Edward Tirell and his wife are no different from the average couple raising a child today. They get up early every morning, make sure their 6-year-old son is prepared to go to school, drive him to the bus stop, and then get themselves to work.
But while that daily routine is played out in thousands of households across the country, Mr. Tirell is challenged in ways that most parents aren’t. He is unable to climb stairs and has difficulty walking more than 50 feet at a time because of a spinal cord injury.
Complicating things further is the fact that the assigned parking space for the Tirell’s Windham, N.H., condominium is more than 200 feet from their unit—and it requires that they navigate a set of stairs to get to it.
Mr. Tirell has never asked for special treatment because of his disability, but he did ask the management company for his condominium association for permission to use the visitor’s parking lot, which is only 75 feet from his family’s front door.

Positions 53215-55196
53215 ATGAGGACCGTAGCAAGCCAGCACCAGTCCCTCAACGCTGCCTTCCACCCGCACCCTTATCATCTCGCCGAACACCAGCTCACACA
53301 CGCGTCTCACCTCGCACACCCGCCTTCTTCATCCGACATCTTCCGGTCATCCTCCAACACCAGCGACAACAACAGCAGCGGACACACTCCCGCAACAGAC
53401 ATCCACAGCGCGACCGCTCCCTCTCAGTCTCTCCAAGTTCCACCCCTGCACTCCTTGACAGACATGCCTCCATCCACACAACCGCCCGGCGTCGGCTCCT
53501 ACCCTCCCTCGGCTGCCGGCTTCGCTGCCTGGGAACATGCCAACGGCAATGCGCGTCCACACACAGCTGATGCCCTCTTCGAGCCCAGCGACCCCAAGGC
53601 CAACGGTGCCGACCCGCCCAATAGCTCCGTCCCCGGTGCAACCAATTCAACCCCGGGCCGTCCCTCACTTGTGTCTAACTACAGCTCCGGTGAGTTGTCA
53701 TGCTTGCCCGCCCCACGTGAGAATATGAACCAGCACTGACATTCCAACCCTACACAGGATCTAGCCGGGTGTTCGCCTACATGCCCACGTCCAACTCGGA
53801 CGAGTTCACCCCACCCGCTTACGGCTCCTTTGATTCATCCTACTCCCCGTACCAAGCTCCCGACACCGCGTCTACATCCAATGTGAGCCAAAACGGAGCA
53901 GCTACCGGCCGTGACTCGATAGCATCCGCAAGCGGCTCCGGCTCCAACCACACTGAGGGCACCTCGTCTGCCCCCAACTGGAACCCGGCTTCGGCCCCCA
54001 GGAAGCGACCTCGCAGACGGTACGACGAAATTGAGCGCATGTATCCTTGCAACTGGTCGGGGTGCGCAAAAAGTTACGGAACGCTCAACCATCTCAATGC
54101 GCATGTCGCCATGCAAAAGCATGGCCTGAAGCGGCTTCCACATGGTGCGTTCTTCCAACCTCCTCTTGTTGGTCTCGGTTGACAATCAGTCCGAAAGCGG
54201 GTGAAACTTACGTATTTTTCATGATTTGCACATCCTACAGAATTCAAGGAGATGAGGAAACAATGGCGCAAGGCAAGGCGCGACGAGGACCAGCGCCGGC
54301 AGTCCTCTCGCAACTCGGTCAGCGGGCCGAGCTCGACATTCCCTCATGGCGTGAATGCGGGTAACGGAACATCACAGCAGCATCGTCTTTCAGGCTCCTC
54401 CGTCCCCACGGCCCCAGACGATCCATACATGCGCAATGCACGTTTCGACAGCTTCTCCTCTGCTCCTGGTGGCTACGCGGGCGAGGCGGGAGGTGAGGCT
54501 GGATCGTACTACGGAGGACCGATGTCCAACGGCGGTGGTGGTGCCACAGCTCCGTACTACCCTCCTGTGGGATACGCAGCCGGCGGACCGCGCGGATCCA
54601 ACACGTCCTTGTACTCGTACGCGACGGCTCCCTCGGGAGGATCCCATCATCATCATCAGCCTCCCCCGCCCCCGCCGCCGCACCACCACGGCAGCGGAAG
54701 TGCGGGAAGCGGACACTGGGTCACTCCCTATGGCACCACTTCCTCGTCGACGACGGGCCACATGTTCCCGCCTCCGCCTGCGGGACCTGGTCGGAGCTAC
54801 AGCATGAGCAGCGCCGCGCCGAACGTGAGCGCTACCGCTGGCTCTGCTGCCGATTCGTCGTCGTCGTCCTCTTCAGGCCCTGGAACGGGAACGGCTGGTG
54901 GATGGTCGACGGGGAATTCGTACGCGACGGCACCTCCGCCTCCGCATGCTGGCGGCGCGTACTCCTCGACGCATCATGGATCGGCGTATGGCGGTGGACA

His request was what the federal Fair Housing Act considers to be a reasonable accommodation. Unfortunately, the condominium association refused. A month later, he made a second request, this time providing medical documentation attesting to his need for the accommodation. Still, the association denied his request.
Feeling like they had no other options, the Tirells sold the condominium they had called home for more than 13 years.
The Tirells ultimately filed a fair housing complaint, which is currently being litigated. But the fact that it even came to such a point highlights the challenges persons with disabilities continue to face. In fact, the highest number of fair housing complaints HUD and its fair housing partner agencies receive today allege discrimination based on disability, comprising 53 percent of all complaints.
HUD is aggressively addressing this type of discrimination and has had success in issuing charges and reaching settlement agreements thereby holding housing providers accountable. HUD has also provided appropriate compensation for victims. But there is still much work to do.
No person with a disability should have to endure the humiliation of being denied the accommodations needed to perform life’s daily functions.
As America celebrates the 47th anniversary of the Fair Housing Act, we acknowledge the tremendous challenges that persons with disabilities continue to face in America and recommit ourselves to ensuring that everyone in our society has the benefit of equal treatment.
If you feel you’ve been discriminated against, learn how you can do something about it.
Fair housing is your right: Use it!
Gustavo Velasquez is the Assistant Secretary for the Office Fair Housing and Equal Opportunity.